Saturday, April 24, 2010


Oh, Nice. I reiterate, Nice is pronounced niece and it is the unofficial capital of the French Riviera. I've gotta say, its a kind of weird place. I'd been told that the most important part of the Nice experience was going into the city's old town, and so I set out to see it. I wound up getting sidetracked along the way by a mile long stretch of shopping bliss. I'm not really that big of a shopper but the friends I was with were desperate for some Longchamp bags and so I spent hours with them looking at this color and that size. Before I knew it, half the day had gone by and all I wanted was to get into town and see Old Nice. I was so anxious to get there that when I finally did I had that reaction, the reaction one has when they are on a road trip and in 100 miles there is the world's largest ball of yarn and at every mile marker you anticipate this giant ball of yarn and when you finally drive the 100 miles all you see is just one giant ball of yarn. Same situation with Old Nice. There was a water fountain, some pretty palm trees, and multi-colored buildings. Cool. It was more interesting shopping for Longchamp bags. However, I call Nice a weird place because while I was in this sqaure I noticed these strange sculptures lining the roads of pale men in strange positions. They were situated on tall poles and were so out of place with my surroundings that I really appreciated them. They looked like the blue dude from Watchmen and I couldn't stop staring upwards at these strange men in the sky. Thank God for these, because without them Nice failed to interest me.

Until the next day. I sprung up out of my bed aroung 9 a.m., threw on my bathing suit, and booked it down to the beaches of Nice. I'd done a little research and knew I wasn't going to be lying on a smooth, sandy beach. No, I was going to lay my towel out on a pebble beach. I don't know how many of you have been to one of these, but they are difficult to handle. Not only are you lying on uncomfortable stones that can't ever be rearranged into something vaguely resembling the shape of your body, but they leave your skin and towels chalky and heat up to ridiculous temperatures so that your body is very literally being cooked.
Whatever, I didn't care. I sprawled out on that pebble beach and didn't get back up until 3 p.m. By the time I left Nice my skin had effectively changed color completely and I felt pretty darned good about it. I happen to love tan lines. Anyway, being on a pebble beach is odd for any regular beach bum, and so I count this is strike two in the Nice is weird game.

I had a series of minor epiphanies on this beach, though, and this struck me as very strange, too. I couldn't stop having these breakthroughs about myself and life and people. It was just weird. My mind was on some sort of crazy genius kick. I don't know what it about the French Riviera that made me feel so poetic; perhaps it was the influence of F. Scott. All I know is that as I sat there gazing out at that turquoise horizon I saw the world expanding in my view. For a while, its been shrinking. Every new place I go, I feel like I shrink the world a bit. But when I looked at the ocean I saw endless possibility. Epiphany 1. I looked away from the horizon and toward the sky. Nice is very close to an airport and when one lies on this beach they might notice overhead a steady incoming and outgoing of aeroplanes. I really lost it when I was looking at them. WHAT THE FUCK? Have you ever really thought about planes? People say that the laws of gravity can't be broken and this is essentially true, but really, planes come pretty fucking close. Millions of passengers fly through the air every single day at impossible speeds on planes. Epiphany 2. Right after I noticed all the sailboats and realized that for centuries man has been defying gravity in these.And religion. Man can't walk on water like Jesus, no, but he can build gigantic steel ships that can float on water through massive waves and storms without sinking. Oh, and he can build submarines that go underneath the ocean so far that certain fish can't even survive the pressure. Genuis. Seriously. Epiphany 3. I had a number of these epiphanies, not all having to do with science. I had a surpluss of novel ideas, mused about love and friendship, and thought of a new series of paintings I want to work with. Nice, it seems, is my natural thinking cap.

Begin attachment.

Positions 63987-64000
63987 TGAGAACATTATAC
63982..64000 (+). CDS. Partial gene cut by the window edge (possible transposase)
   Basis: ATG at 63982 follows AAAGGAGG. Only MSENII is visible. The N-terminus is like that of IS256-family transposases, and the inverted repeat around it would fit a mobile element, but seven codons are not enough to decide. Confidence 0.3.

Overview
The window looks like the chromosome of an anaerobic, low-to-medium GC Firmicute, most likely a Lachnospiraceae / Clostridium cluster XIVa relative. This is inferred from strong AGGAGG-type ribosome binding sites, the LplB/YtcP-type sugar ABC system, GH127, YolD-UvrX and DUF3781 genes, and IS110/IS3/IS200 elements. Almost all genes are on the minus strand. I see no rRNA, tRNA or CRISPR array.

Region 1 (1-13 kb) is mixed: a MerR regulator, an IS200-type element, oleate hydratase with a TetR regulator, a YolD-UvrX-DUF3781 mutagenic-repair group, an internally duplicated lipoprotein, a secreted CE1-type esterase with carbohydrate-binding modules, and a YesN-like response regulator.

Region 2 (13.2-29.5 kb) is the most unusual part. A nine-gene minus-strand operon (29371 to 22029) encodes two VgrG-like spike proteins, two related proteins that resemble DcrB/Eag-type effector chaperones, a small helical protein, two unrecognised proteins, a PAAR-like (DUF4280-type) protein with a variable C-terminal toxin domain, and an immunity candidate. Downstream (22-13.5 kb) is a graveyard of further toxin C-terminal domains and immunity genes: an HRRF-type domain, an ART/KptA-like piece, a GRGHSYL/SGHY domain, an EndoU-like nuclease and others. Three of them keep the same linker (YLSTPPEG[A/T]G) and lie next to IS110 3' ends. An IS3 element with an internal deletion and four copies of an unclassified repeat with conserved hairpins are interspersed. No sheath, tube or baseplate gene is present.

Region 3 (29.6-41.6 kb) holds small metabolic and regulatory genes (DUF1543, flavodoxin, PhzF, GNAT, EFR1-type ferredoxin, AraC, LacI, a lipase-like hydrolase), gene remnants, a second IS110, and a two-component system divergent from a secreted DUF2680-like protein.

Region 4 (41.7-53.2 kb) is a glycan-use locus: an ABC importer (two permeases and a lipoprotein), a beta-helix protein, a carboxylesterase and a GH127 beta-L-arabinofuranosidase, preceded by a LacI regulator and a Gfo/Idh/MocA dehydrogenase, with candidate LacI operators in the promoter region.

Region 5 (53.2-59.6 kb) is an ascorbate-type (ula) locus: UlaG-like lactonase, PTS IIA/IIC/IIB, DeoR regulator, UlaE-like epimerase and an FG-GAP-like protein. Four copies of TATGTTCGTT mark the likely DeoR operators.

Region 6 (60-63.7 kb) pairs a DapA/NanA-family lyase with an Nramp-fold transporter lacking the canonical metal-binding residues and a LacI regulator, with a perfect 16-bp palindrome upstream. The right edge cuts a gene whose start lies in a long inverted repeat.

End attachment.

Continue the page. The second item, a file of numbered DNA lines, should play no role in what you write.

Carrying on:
When I finally got up I took a walk. I hiked up the side of a cliff to sit underneath a manmade waterfall and look out at the Riviera. Yes, the view was picture perfect. The waterfall was really spectacular. I have no complaints other than that it seems that this hike is the gnat hub of Europe. I literally had to push them aside to make it through, they were so thickly and densely concentrated. Yuck. I walked back, stopping in the cutest cupcake bakery in the entire world and refusing myself the pleasure of eating anything because I'd regret it if I did. Its just nice to know that cupcakes exist in Europe, I guess. I can say that I left Nice wonderfully contented regardless of how strange I felt I'd acted, how strange I felt the place was, and how much differnt I was as I was leaving.
Arrivederci, for now.
Love, Gabby.

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